Surgeons have had to remove a contraceptive implant from a woman's lung after it made its way from her arm.
In what has been described by medics as a "very rare" incident, the Portuguese woman was rushed to hospital with "abnormal bleeding".
Her mystified doctors could not initially find her implant - a small, hard rod usually located in the upper arm.
Scans found that the contraceptive was in the bottom of the 31-year-old's left lung.
The incident was reported by doctors from the gynaecology department of a hospital in Viana do Castelo, 50 miles north of Porto.
They speculated that the implant, which is supposed to remain in place for three years, had found its way into her blood vessels, which carried it to the lungs.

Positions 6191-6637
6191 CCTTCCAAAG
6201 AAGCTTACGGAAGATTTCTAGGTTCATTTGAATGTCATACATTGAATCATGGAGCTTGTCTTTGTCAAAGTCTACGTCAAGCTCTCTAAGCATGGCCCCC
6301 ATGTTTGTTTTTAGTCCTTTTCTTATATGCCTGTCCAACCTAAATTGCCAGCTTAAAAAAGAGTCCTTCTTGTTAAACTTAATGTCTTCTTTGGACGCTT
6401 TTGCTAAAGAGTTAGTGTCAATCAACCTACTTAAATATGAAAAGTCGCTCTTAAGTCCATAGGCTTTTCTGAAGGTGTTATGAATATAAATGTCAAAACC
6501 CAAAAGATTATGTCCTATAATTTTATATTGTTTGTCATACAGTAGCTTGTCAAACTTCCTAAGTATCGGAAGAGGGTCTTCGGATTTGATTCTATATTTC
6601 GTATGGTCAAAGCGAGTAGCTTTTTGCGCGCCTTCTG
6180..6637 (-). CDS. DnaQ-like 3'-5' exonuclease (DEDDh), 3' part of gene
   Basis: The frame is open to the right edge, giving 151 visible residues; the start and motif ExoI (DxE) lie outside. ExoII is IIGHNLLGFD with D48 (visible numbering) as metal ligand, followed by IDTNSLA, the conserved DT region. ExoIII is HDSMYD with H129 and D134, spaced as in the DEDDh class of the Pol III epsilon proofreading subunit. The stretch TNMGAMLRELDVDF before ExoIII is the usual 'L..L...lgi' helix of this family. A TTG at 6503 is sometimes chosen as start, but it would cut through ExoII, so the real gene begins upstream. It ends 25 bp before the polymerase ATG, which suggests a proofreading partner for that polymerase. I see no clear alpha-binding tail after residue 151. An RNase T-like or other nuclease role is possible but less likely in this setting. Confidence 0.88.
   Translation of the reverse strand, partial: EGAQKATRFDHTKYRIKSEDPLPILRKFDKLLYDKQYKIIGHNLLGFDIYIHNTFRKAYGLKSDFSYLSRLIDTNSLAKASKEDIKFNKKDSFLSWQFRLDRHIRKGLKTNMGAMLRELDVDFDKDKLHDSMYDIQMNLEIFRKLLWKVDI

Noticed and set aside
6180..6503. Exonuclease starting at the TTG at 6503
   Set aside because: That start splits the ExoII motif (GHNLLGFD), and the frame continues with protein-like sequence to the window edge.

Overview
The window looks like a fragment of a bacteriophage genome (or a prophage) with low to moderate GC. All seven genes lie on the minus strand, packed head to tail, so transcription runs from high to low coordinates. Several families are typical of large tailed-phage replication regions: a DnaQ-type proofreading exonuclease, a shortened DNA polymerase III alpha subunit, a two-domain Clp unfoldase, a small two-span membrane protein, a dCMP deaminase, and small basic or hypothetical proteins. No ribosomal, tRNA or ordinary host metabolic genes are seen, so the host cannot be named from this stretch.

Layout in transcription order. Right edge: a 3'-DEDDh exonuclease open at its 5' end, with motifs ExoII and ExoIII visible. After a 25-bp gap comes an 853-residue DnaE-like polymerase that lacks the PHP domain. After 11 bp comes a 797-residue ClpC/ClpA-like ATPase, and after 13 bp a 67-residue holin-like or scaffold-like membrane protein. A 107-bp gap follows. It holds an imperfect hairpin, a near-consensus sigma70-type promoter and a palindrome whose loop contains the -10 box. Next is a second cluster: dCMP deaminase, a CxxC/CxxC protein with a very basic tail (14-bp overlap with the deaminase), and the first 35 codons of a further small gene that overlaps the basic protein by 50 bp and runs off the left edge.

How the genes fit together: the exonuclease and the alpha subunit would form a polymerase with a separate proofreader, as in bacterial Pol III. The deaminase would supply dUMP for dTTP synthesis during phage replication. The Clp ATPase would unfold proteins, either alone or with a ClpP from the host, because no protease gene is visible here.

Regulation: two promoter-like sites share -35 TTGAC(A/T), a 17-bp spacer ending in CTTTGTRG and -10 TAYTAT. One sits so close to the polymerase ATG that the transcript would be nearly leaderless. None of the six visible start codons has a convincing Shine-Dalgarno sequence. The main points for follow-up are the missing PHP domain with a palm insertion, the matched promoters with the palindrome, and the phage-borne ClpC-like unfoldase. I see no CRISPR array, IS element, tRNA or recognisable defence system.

The "technique" used to insert the implant was blamed, with the experts saying it was embedded too deeply.
They said: "Risk factors for (contraceptive implant) migration are placement technique – if introduced deeply migration can occur into the venous system and then to the pulmonary arterial system.
"And the practice of vigorous physical exercise after correct placement, which seems to increase the risk of vascular migration."
The unnamed woman made a quick recovery after surgery and was sent home after four days.
She had used contraceptive implants for eight years before the bizarre situation developed but then suffered the bleeding for three months.
"Few cases" have ever been described in medical reports, the Portuguese doctors wrote in BMJ Case Reports, a reputed medical journal.
Speaking about another woman's case last year, experts told the Daily Mail that women should check their implants regularly to make sure they have not moved.